Astronomers discover unusual spindle-like galaxies

An elliptical galaxy in prolate rotation. The galaxy
resembles the shape of a cigar, with its stars rotating around
the galaxy’s long axis, similar to a spindle. the background
image is a snapshot of a simulation by A. Tsatsi and
colleagues. Credit: J. Chang, PMO / T. Müller, HdA

Galaxies are majestic, rotating wheels of stars? Not in the
case of the spindle-like galaxies studied by Athanasia Tsatsi
(Max Planck Institute for Astronomy) and her colleagues.
Using the CALIFA survey, the astronomers found that these
slender galaxies, which rotate along their longest axis, are
much more common than previously thought. The new data
allowed the astronomers to create a model for how these
unusual galaxies probably formed, namely out of a special
kind of merger of two spiral galaxies. The results have been
published in the journal Astronomy & Astrophysics.

When most people think of , they think of majestic spiral galaxies
like that of our home galaxy, the Milky Way: billions of stars,
rotating in a flat disk similar to the way that a wheel rotates
around its central axis. But there is another kind of galaxy,
which used to be thought very rare: so-called prolate rotators,
each shaped like a cigar, which rotates along its long axis,
like a spindle.

Now, a group of astronomers led by Athanasia Tsatsi of the Max
Planck Institute for Astronomy has completed a thorough study
of these cosmic spindles. Using data from the CALIFA survey, a
systematic study that examined the velocity structure of more
than 600 galaxies, the astronomers discovered eight new prolate
rotating galaxies, almost doubling the total known number of
such galaxies (from 12 to 20). Cosmic spindles are considerably
less rare than astronomers had thought!

Given the high quality of their data, the astronomers were able
to propose a plausible explanation for how these cosmic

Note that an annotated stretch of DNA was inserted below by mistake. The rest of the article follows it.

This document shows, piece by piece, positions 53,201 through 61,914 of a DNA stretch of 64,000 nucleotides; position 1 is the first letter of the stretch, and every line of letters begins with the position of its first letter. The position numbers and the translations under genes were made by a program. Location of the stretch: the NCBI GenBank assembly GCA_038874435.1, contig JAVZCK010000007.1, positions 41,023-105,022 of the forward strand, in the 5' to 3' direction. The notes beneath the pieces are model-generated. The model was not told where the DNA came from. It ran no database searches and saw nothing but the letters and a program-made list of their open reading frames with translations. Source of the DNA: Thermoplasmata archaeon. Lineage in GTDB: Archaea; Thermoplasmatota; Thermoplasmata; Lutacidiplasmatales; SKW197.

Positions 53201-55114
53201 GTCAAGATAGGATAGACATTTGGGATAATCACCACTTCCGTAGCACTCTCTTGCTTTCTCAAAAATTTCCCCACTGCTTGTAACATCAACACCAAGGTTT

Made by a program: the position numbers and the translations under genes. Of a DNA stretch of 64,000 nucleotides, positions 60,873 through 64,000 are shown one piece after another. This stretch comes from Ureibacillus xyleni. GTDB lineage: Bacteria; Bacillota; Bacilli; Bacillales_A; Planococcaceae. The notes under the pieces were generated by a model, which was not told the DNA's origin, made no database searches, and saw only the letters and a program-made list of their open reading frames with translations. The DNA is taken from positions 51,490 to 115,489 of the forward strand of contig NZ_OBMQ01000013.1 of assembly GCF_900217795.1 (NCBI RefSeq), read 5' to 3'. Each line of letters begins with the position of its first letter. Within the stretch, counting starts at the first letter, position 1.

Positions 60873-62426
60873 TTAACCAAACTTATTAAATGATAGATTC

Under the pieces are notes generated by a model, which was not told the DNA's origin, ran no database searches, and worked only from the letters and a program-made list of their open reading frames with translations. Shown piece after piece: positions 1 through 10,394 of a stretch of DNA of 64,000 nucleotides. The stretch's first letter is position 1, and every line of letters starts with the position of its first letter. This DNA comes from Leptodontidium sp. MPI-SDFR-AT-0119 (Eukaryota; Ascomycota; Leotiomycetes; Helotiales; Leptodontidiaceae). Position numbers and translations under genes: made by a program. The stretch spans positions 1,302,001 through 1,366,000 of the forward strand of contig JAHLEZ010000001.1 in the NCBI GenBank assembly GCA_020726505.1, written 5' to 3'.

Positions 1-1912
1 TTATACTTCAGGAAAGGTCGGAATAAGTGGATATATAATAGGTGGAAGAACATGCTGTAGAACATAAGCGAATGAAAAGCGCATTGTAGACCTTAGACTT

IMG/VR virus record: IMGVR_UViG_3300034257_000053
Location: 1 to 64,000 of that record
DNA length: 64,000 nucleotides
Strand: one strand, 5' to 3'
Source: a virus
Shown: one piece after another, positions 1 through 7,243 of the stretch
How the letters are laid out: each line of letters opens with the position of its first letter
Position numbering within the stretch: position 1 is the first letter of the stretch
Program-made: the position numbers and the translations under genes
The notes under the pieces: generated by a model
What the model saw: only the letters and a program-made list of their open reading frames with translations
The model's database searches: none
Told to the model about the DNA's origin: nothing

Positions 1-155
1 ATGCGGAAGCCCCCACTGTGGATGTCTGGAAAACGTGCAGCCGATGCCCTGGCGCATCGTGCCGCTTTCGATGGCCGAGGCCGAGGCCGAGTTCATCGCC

spindles come into existence. In general, galaxies grow when
they merge with other galaxies. Several mergers with smaller
galaxies have made our own Milky Way the stately disk it is
today. To make a cosmic , two large disk galaxies need to collide
at right angles, as shown in this animation:

The formation of an elliptical galaxy in prolate rotation.
The mechanism shown here was proposed by Athanasia Tsatsi and her
colleagues in order to explain the recent discoveries of galaxies
of this kind with the CALIFA survey. The formation involves a
polar merger of two spiral galaxies. One of the spiral galaxies
develops a marked elongated structure (a “bar,” to use the
technical term) before the merger, which gives the resulting
elliptical galaxy its cigar-like (prolate) shape. The stars of
the second spiral galaxy end up orbiting around the bar of the
first companion. Together they form a cigar-shaped elliptical
galaxy that rotates like a spindle around its long axis. Movie:
J. Chang, PMO / T. Müller, HdA

As the galaxies begin to interact via gravitational attraction,
one of them forms a bar: an elongated structure near the
center. That bar becomes the cigar-like shape of the merged
galaxy, while the orbiting stars of the other galaxy imbue the
merged galaxy with its overall sense of rotation.

The results are an interesting piece of the puzzle, explaining
a likely formation scenario for an unusual, but not all that
uncommon type of galaxy. Tsatsi’s team of researchers having
put to good use all the information contained in the CALIFA
data, the ball is now in the court of the observing astronomers
again: the merger simulations make some additional predictions
for the detailed properties of prolate rotators. These cannot
be distinguished with the current observations, but could be
tested with instruments like MUSE, the Multi Unit Spectral
Explorer at ESO’s Very Large Telescope, an 8-meter-telescope at
Paranal Observatory in Chile.

The results here will be published in the journal Astronomy
& Astrophysics
as Tsatsi et al., “CALIFA reveals
prolate rotation in massive early-type galaxies: A polar galaxy
merger origin?”

Explore further:

Astronomers spun up by galaxy-shape finding

More information: A. Tsatsi et al. CALIFA reveals
prolate rotation in massive early-type galaxies: A polar galaxy
merger origin?, Astronomy & Astrophysics (2017).
DOI: 10.1051/0004-6361/201630218 ,
https://arxiv.org/abs/1707.05130

Journal reference: Astronomy
& Astrophysics

Provided by: Max Planck
Society

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